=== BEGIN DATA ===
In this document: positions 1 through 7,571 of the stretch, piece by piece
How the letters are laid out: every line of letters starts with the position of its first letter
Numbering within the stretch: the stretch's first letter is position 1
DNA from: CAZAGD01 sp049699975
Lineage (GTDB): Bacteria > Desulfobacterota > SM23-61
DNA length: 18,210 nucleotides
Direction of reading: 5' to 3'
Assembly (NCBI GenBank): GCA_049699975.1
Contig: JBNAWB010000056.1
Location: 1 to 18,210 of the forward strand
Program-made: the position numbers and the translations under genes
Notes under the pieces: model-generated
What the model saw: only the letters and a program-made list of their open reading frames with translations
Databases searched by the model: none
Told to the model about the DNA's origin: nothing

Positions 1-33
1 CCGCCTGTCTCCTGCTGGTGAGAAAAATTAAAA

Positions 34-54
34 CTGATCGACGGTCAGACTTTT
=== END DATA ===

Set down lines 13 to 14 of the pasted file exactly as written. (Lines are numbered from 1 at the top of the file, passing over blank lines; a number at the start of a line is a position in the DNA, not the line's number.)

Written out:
What the model saw: only the letters and a program-made list of their open reading frames with translations
Databases searched by the model: none